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Beinart Collective

The Beinart Collective is an international network of highly skilled figurative artists with a shared fascination for strange and imaginative themes. Over the years we have published books, curated group shows and maintained a strong online presence. Our featured artists are listed below.

  • Marco Mazzoni

    Marco Mazzoni

    Marco Mazzoni (Italy) blends Italian folklore, medicinal flora and symbolic fauna with mystical femininity in his beautifully rendered coloured pencil drawings.

  • Jaroslaw Kukowski

    Jaroslaw Kukowski

    Jarosław Kukowski (Poland) uses surrealistic iconography to describe human nature in his grotesque paintings of fleshy creatures.

  • Pamela Wilson

    Pamela Wilson

    Pamela Wilson’s (United States) haunting paintings depict people that are often referred to as lost, odd, mad or eccentric. Often depicted as being beautifully out of alignment with ordinary reality.

  • Matthew J. Levin

    Matthew J. LeVin

    Matthew J. Levin (United States) has been sculpting loathsome, monstrous creatures for many years.

  • Steven Assael

    Steven Assael

    Steven Assael (United States) is one of the leading American representational painters of his generation. His figurative paintings are both empathic and psychologically penetrating.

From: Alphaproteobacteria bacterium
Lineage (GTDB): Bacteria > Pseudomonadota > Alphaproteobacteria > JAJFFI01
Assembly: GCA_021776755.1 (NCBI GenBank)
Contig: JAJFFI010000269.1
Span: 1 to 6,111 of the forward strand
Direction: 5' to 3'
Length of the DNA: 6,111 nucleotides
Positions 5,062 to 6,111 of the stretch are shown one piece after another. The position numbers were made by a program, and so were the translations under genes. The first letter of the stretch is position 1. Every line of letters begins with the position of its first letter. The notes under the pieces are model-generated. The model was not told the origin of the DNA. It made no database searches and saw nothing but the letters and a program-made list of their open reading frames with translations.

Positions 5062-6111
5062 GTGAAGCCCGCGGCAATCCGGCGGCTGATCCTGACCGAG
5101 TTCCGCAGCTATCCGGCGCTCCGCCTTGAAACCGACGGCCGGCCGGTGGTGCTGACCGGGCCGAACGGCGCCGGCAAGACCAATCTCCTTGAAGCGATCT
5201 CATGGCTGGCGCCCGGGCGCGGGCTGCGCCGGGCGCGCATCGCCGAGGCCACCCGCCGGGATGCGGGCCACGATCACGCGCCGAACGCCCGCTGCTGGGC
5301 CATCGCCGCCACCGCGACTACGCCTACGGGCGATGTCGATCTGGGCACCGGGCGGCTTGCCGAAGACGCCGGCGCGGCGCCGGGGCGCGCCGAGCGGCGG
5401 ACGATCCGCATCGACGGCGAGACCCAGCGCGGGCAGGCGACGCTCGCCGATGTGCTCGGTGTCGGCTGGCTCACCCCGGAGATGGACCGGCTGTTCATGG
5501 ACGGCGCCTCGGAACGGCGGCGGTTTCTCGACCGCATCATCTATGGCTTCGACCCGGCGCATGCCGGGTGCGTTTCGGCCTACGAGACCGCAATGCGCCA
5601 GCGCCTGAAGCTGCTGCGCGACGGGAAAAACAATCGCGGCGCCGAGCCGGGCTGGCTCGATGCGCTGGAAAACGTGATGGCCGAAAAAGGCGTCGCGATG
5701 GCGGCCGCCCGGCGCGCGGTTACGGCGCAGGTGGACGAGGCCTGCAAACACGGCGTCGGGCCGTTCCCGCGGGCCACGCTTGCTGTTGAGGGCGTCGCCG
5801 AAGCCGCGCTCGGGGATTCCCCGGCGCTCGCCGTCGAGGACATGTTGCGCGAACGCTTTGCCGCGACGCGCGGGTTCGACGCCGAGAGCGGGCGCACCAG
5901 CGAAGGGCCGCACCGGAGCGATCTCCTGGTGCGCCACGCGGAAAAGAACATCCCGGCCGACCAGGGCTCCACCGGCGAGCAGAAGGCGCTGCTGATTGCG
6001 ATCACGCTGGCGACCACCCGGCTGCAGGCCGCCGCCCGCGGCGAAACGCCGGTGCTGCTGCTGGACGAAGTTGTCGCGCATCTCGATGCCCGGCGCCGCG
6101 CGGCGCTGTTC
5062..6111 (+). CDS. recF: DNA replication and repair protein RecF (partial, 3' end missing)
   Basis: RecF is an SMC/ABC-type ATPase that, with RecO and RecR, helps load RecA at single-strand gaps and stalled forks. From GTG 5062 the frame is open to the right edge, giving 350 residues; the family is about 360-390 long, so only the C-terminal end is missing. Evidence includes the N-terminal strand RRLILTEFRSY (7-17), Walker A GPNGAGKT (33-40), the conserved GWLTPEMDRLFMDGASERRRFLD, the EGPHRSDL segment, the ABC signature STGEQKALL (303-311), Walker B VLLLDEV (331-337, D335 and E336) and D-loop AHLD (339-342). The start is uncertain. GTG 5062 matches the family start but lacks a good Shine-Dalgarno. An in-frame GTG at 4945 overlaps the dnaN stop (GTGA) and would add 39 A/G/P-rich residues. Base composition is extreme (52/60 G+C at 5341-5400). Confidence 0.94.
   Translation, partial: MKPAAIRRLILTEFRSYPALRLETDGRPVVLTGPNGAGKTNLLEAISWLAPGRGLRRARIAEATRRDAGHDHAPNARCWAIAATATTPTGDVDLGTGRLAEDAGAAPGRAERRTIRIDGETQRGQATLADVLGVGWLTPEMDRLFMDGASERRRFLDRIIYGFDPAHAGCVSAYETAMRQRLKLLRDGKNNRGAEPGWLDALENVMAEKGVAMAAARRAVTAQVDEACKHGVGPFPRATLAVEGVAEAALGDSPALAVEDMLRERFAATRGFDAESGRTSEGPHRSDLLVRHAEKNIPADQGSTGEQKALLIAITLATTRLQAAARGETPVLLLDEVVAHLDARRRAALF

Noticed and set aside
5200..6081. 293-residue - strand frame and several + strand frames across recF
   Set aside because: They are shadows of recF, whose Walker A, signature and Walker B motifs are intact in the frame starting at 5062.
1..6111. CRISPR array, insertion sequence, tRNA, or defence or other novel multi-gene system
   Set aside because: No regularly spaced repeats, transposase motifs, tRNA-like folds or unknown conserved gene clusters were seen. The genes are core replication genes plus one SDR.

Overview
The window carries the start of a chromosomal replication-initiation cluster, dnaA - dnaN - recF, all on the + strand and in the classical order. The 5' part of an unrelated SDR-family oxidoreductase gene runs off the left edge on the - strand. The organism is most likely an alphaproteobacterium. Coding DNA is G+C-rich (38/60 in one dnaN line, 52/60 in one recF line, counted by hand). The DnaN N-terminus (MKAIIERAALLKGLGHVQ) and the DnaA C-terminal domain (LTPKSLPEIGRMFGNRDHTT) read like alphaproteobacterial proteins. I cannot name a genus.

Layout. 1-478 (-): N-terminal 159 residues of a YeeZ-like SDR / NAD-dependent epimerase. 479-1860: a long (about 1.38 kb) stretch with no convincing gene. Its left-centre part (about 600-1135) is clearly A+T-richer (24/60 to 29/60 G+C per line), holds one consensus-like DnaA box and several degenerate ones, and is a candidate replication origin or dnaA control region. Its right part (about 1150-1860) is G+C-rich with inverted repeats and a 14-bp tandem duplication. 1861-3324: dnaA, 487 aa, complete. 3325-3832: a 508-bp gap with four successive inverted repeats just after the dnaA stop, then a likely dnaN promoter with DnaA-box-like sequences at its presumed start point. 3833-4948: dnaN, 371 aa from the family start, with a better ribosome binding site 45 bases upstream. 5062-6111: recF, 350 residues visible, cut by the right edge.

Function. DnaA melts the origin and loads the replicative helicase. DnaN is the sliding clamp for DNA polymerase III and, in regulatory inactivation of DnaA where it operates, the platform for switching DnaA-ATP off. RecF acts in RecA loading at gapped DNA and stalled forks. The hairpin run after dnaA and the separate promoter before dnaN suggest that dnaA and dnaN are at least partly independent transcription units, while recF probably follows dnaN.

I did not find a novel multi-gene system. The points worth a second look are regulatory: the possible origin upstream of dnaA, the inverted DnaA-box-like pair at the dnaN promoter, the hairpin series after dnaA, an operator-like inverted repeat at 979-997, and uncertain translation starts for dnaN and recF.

• Peter Gric

    Peter Gric

    Peter Gric (Austria) uses 3D software to design complex architectural landscapes and surreal organic figures before painting them in traditional mediums.

  • Santiago Caruso

    Santiago Caruso

    Santiago Caruso (Argentina) is a surreal artist and illustrator who uses symbolism to explore avant-garde concepts.

  • Christopher Ulrich

    Christopher Ulrich

    Christopher Ulrich’s (United States) surreal iconographic images are influenced by the richness of ancient mythology, the mystery of alchemy and the vastness of cosmic reality.

  • Michael Hussar

    Michael Hussar

    Michael Hussar’s (United States) realistic oil paintings and drawings are provocative and often macabre. His style is reminiscent of the Old Masters.

  • Alessandro Boezio

    Alessandro Boezio

    Alessandro Boezio (Italy) skillfully reconfigures the human form in his wonderfully bizarre anatomical sculptures.

  • Robert Steven Connett

    Robert Steven Connett

    Robert Steven Connett (United States) creates bizarre worlds teaming with life, inspired by biological forms, both flora and fauna, micro and macro.

  • Nicola Verlato

    Nicola Verlato

    Nicola Verlato’s (Italy) dramatic allegorical paintings are composed with a remarkable use of perspective, reminiscent of the Renaissance era.

  • Aleah Chapin

    Aleah Chapin

    Aleah Chapin’s (United States) paintings are focused on a group of women she has known all her life. She captures them unashamedly nude with a playful, exaggerated and Rubenesque figural style.

  • Ben Smith

    Ben Smith

    Ben Smith (Australia) has won several art competitions for his figurative paintings, including the Waverley Art Prize and the Odd Nerdrum Self Portrait Competition.

  • Thomas Woodruff

    Thomas Woodruff

    Thomas Woodruff’s (United States) figurative paintings are cross-culturally hybridised, technically tricky, perversely ornate, and more often than not, dark.

  • Ron English

    Ron English

    Ron English (United States) coined the term POPaganda to describe his satirical paintings, which are a creative melting pot for high and lowbrow cultural icons.